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ABSTRACT


The 21st century is predicted to be the century of service robots. Service robots differ from factory robots in that they function in unstructured and unpredictable human environments and will even co-operate with humans. They can already be found in: neighbourhood stores for greeting us; hospitals to help with surgeries, rehabilitation, or for the delivery of sheets and medications; and, our homes for vacuuming or cutting the grass. Robots have proven effective in construction, farming, education, and agriculture. The latest developments even have service robots as humanitarian support systems for delivering resources as emergency response aids, or for the tracking of endangered species. The good that will come from robots seems limitless; however, they also hold the potential for negative consequences (e.g. displacement of workers, unsafe situations, and infringement of rights). The field of robot ethics is dedicated to addressing both the positive and negative issues related to the design, development, and deployment of robotics-at-large. This talk will introduce the domain of robot ethics as well as the reasons for which every citizen ought to be informed and concerned with the rise of service robots in our daily lives and spaces. What’s more, given that design choices impact both the good and bad outcomes of robots, there are reasons to be concerned if ethical considerations are not taken into account in the design and development of service robots rather than their implementation exclusively. Robot ethicists want to uncover the positives to come from this technology and help steer the development accordingly. It is through thoughtful reflection and deliberation of the kind shown in this talk that will help us to shape a future with robots that is worth wanting.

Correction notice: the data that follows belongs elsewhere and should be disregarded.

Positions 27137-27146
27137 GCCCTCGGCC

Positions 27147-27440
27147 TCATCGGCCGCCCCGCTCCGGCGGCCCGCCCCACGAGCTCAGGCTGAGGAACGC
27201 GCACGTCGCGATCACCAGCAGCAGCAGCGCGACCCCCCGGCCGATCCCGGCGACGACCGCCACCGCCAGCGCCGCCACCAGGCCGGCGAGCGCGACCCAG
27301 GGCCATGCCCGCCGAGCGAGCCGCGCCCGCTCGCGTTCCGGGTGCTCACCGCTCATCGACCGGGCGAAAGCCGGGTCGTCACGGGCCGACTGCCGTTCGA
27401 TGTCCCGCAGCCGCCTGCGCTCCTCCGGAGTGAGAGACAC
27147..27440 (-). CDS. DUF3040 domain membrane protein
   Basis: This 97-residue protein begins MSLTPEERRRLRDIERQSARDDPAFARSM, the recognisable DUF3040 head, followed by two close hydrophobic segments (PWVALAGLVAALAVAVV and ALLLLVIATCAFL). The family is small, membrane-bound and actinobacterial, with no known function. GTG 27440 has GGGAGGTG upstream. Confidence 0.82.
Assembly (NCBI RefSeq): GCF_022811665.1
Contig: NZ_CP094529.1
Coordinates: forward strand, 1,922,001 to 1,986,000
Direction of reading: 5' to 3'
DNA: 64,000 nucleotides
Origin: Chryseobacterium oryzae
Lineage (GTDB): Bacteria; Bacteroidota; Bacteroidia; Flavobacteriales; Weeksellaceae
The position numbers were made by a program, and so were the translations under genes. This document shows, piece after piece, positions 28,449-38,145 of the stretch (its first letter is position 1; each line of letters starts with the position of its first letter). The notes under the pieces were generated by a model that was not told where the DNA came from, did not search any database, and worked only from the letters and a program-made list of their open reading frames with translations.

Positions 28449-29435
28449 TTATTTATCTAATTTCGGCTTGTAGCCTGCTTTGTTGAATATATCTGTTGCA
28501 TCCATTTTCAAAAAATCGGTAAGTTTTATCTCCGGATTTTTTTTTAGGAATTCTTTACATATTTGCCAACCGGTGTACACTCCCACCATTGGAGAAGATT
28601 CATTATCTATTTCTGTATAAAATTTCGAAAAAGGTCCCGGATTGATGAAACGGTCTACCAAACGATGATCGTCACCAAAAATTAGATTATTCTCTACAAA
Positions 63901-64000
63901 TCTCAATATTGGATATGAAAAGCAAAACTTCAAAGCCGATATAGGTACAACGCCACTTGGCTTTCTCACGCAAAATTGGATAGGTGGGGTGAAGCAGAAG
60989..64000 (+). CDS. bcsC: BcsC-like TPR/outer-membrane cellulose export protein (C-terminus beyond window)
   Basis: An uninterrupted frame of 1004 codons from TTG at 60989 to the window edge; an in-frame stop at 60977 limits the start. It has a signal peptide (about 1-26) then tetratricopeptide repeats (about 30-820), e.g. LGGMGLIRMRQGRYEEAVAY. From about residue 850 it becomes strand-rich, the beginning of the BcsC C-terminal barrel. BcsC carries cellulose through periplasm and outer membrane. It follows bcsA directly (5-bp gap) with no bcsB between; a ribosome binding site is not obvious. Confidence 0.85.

SPEAKER PROFILE


Aimee van Wynsberghe

Aimee van Wynsberghe

Aimee van Wynsberghe is assistant professor of ethics and technology at the Technical University of Delft in the Netherlands. She is co-founder and president of the Foundation for Responsible Robotics. She is also a member of the 4TU center for ethics and technology where she heads the robotics task force. With the help of an NWO personal research grant she is researching how we can responsibly design service robots. Her past research looked at evaluating and designing care robots.

Read more about Aimee van Wynsberghe.

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This event was co-sponsored with the London Public Library.

Photo credit: Elias Gayles (license)